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Award-winning British war historian Keegan brings his enormous talents for understanding the "face of battle" and the shape of war to what he calls "one of the most mysterious great wars of history." The American Civil War, to Keegan, was in many ways unique, especially because of the sustained intensity of combat, the importance of infantry and relative insignificance of artillery and cavalry in deciding battles, the voluntarism of the soldiers and their persistent willingness to fight, the complications of geography and topography, and the inability of either side to deliver a decisive military victory. Keegan follows such writers as T. Harry Williams and James McPherson in assessing generalship, and he offers little new about the place of the home fronts and politics in defining and sustaining the war effort, but he moves confidently across military terrain. VERDICT His emphasis on the role of military training, geography, the importance of entrenchments, the use of firepower and infantry tactics, and the technology of war gives Keegan's book a primary place in the annals of modern warfare. With only a few missteps, Keegan provides the single best one-volume assessment of the military character and conduct of America's ordeal by fire. In doing so, he shows why war was so terrible but also, in this case, so necessary. Highly recommended.-Randall M. Miller, Saint Joseph's Univ., Philadelphia (c) Copyright 2010. Library Journals LLC, a wholly owned subsidiary of Media Source, Inc. No redistribution permitted.
From Booklist, Copyright © American Library Association. Used with permission.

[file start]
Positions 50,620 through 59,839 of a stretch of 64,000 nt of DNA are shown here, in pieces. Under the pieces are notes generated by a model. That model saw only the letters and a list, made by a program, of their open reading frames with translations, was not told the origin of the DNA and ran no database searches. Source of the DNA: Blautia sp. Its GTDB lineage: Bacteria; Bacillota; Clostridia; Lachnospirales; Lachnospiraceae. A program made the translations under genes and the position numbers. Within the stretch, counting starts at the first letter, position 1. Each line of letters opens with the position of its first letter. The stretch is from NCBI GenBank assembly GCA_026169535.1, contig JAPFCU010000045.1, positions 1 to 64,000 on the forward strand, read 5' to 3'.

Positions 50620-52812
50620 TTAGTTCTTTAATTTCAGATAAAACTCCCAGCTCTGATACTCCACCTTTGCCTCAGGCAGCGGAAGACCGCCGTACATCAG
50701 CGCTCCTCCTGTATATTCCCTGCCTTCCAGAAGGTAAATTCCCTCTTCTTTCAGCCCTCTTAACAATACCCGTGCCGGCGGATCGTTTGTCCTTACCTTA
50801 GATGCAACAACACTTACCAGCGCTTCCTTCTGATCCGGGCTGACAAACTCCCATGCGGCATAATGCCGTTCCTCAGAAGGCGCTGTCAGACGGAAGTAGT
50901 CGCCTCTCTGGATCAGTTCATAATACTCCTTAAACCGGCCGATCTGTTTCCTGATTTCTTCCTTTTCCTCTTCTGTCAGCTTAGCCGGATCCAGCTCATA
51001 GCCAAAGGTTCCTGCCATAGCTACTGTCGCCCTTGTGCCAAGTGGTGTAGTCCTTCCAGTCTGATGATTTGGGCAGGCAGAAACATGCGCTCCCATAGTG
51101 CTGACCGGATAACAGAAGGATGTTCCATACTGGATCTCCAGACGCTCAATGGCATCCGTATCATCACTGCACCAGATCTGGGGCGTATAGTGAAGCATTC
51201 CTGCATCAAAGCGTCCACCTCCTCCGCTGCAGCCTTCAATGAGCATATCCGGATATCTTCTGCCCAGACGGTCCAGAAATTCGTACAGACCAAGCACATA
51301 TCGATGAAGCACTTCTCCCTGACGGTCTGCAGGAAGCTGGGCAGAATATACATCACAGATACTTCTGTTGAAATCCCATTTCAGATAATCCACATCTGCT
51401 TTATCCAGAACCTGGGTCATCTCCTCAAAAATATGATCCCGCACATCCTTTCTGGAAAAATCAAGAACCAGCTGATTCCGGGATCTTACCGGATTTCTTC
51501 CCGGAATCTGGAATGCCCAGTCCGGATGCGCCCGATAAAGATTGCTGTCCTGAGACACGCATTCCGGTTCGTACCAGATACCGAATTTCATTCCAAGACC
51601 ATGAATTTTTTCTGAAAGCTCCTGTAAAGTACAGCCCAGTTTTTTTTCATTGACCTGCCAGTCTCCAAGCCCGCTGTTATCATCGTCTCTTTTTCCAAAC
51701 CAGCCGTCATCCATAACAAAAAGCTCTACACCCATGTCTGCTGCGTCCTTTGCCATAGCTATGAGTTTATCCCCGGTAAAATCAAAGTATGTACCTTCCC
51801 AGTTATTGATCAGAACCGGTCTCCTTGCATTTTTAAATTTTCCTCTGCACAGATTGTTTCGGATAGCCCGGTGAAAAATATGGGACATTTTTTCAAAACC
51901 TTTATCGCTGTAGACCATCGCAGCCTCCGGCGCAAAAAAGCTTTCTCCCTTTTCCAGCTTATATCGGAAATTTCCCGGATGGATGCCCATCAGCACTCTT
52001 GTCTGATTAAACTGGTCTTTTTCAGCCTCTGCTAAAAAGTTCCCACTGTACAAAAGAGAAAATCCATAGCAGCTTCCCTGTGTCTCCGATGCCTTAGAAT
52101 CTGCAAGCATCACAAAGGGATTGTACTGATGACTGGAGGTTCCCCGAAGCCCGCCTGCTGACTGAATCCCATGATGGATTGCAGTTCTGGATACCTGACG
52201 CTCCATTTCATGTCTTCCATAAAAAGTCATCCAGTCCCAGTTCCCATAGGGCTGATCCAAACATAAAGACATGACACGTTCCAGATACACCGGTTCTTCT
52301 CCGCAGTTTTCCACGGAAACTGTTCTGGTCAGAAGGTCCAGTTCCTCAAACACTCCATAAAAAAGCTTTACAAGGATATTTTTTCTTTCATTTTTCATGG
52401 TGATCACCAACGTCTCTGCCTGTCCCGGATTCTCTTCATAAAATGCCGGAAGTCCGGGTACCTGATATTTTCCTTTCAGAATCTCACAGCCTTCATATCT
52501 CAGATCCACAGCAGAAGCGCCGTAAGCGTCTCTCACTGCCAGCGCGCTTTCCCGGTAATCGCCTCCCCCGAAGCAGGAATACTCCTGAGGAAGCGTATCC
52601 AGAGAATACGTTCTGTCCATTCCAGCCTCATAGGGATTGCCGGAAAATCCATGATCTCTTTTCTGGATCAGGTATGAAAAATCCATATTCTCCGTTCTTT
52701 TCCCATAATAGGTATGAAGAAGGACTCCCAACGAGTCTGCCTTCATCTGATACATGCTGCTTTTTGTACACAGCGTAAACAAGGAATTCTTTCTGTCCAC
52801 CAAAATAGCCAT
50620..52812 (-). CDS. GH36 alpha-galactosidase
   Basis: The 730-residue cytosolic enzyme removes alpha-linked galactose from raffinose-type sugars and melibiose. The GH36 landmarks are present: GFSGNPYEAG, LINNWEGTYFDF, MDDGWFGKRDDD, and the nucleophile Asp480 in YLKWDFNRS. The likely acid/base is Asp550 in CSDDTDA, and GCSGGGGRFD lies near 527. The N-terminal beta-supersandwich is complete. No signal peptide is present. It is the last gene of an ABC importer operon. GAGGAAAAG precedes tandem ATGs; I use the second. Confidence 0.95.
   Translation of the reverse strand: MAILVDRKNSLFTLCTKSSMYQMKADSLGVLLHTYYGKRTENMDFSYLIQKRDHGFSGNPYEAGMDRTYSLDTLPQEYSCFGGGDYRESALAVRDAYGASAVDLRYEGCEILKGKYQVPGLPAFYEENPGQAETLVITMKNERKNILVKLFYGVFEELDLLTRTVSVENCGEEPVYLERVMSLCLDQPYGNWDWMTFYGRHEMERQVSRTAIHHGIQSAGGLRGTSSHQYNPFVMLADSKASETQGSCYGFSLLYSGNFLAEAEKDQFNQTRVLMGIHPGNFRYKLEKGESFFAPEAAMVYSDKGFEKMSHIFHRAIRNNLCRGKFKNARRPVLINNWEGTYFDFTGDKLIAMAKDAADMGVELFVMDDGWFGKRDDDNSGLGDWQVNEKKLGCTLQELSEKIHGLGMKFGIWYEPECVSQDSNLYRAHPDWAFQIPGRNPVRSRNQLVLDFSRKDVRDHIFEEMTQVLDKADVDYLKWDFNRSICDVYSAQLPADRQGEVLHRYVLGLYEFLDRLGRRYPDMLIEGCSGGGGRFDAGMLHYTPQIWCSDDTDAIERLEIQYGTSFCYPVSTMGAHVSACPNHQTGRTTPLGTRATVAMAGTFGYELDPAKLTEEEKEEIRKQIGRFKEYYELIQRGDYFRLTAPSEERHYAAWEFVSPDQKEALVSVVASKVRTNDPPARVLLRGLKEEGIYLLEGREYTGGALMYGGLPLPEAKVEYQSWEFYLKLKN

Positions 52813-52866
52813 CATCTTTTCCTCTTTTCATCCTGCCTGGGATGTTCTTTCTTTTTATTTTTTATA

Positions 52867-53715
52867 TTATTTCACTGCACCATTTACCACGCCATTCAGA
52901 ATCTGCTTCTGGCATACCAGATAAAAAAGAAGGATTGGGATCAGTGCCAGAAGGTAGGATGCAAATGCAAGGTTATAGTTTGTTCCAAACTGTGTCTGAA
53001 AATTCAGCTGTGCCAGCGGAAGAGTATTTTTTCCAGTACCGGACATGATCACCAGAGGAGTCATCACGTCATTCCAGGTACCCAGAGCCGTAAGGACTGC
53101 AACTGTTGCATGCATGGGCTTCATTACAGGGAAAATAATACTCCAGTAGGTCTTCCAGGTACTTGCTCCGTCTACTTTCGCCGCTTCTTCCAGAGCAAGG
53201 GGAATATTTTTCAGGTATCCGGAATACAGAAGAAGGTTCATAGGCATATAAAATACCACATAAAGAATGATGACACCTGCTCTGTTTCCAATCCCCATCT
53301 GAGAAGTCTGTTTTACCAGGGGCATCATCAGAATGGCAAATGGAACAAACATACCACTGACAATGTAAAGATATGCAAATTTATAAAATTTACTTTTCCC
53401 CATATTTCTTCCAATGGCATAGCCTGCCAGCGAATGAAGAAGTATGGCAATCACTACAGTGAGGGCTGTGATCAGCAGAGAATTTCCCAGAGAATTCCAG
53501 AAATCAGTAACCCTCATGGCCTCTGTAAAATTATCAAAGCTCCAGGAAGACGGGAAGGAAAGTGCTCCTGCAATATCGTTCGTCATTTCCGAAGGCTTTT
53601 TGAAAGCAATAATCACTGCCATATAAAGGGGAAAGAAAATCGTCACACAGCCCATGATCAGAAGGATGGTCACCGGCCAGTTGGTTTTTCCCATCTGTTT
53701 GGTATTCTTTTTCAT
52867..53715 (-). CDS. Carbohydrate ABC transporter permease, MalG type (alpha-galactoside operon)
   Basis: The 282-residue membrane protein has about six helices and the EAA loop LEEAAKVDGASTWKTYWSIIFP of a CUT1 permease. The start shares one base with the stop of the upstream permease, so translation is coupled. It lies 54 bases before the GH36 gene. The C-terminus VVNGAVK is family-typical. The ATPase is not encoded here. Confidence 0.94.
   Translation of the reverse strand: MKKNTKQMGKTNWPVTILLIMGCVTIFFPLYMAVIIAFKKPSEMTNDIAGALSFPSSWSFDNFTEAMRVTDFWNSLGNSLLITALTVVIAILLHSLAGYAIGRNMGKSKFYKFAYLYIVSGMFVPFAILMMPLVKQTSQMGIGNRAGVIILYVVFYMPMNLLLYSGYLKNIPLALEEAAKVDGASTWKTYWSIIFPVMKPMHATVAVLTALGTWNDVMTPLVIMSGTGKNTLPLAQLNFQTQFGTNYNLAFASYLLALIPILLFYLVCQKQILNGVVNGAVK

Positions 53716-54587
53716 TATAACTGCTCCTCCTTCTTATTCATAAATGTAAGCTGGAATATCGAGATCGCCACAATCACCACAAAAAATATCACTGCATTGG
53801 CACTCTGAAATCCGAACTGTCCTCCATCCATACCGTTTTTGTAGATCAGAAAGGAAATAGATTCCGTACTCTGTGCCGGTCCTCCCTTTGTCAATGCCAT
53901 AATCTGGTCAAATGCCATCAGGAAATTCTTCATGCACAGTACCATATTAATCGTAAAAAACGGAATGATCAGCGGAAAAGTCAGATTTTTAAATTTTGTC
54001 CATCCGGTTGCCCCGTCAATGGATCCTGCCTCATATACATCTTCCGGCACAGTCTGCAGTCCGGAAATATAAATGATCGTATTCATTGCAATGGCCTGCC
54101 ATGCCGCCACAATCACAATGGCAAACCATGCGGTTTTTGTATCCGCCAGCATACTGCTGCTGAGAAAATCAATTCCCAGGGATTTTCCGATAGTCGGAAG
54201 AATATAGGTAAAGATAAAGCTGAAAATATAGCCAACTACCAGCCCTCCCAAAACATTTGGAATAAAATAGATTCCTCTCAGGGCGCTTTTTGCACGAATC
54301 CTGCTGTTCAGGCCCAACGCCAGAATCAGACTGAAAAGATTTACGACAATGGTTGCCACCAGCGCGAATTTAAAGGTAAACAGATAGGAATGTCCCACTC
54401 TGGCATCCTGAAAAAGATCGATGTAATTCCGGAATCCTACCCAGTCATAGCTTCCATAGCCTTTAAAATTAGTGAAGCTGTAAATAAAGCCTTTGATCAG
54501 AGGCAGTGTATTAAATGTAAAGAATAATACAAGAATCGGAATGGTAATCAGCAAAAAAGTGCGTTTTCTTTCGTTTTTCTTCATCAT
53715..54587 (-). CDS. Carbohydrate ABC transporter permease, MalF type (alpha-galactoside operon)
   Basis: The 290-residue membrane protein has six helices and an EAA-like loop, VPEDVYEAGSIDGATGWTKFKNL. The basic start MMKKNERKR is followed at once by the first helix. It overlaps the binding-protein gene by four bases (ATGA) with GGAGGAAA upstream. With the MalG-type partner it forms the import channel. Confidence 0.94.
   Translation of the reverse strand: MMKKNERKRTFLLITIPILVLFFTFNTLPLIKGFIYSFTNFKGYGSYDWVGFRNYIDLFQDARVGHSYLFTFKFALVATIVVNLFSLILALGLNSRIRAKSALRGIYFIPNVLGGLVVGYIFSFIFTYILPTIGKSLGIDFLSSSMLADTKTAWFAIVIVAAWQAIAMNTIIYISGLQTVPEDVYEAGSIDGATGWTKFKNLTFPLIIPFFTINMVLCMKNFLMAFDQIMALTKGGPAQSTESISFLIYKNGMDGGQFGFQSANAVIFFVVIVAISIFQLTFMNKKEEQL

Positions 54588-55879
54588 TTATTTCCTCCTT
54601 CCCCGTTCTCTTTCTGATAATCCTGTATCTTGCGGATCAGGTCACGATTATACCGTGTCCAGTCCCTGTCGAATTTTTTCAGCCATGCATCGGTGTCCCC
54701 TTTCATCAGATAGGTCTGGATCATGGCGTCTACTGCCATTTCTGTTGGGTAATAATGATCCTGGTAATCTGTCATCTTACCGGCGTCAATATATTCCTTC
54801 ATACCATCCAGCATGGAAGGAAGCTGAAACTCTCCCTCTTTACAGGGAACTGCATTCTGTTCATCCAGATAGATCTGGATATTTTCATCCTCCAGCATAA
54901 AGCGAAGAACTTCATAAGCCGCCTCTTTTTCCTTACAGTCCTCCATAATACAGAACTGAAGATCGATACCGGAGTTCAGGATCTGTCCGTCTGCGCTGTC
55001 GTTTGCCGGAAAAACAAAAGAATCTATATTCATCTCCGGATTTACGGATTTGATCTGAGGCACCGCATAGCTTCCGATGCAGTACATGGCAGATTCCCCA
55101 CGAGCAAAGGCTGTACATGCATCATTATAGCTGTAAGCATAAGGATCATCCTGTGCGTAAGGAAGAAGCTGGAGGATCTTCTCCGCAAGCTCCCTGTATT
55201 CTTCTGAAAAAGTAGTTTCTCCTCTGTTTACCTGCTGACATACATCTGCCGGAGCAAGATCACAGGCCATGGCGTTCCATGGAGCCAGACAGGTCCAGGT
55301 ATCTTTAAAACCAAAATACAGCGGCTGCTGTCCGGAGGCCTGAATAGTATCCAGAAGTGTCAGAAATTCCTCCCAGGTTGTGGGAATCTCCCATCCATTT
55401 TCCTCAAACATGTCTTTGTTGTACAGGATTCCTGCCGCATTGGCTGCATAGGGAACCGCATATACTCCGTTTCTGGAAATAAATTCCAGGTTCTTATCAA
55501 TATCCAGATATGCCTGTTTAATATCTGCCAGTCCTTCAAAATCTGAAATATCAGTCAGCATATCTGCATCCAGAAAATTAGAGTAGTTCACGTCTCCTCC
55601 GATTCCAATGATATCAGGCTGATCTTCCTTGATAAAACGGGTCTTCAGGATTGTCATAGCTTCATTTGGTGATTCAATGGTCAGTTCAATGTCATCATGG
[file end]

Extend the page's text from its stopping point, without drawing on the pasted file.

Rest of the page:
*Starred Review* Keegan's formidable reputation as a premier military historian ensures great attention to this survey history of the Civil War. Comparable in breadth to James McPherson's Battle Cry of Freedom (1988), Keegan's work roams less among the politics and social passions of the war and dwells more on the conflict as a military problem confronting the leaderships of the North and the South. Strategic geography assumes primacy in Keegan's viewpoint, followed by transportation, supplies, and organization. The degrees to which these were understood and addressed animate Keegan's insights, as he explains how the answers of war leaders to their military puzzle--the Union, to quell rebellion; the Confederacy, to ward off invasion and obtain diplomatic recognition--met the exigencies of circumstances. In consequence, Keegan's sense of the war's most significant (as distinct from decisive) battles strays from popular perception: not Vicksburg and Gettysburg but Wilson's Creek and Perryville. Keegan is similarly independent in his critiques of generals: schooled in Napoleonic doctrine, most were not flexible about campaign strategy or battlefield tactics (excepting Robert E. Lee, a spectacular tactician), the war's only original thinkers being Thomas Stonewall Jackson and Ulysses S. Grant. So, for the South, was the cause bound to be lost? Keegan's reply of almost certainly scarcely detracts from his acuity about the war's myriad aspects, encompassing dramatic battles, appalling costs, and decisive historical results. This fascinating analytical narrative will resound with Civil War readers.--Taylor, Gilbert Copyright 2009 Booklist